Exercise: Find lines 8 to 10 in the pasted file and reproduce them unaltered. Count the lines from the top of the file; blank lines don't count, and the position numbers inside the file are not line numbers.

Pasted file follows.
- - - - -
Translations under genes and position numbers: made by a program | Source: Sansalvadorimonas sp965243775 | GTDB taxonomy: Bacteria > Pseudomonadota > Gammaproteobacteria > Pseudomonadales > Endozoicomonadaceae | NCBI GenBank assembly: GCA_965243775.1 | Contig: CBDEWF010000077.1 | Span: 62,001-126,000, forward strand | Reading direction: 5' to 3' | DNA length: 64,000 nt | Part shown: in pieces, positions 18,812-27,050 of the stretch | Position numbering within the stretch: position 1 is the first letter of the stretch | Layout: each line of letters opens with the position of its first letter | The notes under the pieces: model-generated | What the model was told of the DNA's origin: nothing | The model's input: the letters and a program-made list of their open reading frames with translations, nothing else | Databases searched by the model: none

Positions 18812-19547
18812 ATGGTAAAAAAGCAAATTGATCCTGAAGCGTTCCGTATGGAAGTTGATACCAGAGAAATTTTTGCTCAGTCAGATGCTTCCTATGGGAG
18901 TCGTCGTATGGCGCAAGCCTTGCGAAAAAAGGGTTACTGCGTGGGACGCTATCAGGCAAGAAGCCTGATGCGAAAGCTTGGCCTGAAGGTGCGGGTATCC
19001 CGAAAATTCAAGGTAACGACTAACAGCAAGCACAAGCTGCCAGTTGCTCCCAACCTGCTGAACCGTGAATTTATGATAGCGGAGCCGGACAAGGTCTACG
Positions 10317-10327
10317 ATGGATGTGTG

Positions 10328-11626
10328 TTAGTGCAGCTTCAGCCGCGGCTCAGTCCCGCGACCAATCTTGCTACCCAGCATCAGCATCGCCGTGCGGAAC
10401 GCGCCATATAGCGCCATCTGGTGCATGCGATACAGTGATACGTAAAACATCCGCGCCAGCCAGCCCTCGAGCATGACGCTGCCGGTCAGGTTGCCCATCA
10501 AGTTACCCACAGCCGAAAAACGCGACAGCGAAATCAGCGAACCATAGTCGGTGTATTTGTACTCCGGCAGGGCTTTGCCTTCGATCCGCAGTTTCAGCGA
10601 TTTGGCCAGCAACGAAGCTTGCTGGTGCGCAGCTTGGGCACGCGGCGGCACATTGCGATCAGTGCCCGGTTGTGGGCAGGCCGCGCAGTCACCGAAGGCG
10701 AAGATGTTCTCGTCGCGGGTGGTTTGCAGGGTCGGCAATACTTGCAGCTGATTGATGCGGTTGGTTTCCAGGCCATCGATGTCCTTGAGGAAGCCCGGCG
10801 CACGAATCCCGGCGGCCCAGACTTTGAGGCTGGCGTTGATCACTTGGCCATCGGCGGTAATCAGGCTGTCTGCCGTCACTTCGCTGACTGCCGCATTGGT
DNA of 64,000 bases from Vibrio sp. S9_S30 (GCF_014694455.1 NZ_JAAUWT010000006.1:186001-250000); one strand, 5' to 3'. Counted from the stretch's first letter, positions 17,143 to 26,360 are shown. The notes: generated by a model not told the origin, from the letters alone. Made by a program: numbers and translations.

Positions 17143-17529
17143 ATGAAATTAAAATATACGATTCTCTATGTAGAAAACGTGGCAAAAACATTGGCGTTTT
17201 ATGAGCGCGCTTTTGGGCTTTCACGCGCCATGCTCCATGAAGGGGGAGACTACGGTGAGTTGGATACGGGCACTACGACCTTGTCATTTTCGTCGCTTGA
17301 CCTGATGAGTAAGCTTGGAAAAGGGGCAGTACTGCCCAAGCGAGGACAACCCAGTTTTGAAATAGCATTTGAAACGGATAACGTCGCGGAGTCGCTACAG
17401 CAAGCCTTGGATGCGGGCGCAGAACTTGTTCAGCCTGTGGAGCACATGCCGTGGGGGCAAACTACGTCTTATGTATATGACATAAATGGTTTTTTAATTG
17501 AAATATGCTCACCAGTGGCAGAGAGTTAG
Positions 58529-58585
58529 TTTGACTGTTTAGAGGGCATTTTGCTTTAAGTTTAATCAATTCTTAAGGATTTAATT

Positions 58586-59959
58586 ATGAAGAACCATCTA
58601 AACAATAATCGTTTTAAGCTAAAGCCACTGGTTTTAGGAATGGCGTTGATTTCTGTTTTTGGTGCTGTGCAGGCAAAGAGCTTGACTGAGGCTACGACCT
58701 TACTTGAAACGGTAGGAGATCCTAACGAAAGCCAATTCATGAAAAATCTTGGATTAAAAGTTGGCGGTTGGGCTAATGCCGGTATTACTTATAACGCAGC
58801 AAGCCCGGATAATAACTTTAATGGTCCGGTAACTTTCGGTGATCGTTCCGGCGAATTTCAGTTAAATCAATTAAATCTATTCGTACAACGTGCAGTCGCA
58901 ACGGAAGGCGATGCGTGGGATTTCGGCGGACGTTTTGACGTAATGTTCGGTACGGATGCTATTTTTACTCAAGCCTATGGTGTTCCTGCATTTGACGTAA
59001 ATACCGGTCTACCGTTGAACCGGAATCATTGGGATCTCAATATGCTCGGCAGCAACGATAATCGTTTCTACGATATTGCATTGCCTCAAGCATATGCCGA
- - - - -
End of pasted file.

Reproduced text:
Positions 10328-11626
10328 TTAGTGCAGCTTCAGCCGCGGCTCAGTCCCGCGACCAATCTTGCTACCCAGCATCAGCATCGCCGTGCGGAAC
10401 GCGCCATATAGCGCCATCTGGTGCATGCGATACAGTGATACGTAAAACATCCGCGCCAGCCAGCCCTCGAGCATGACGCTGCCGGTCAGGTTGCCCATCA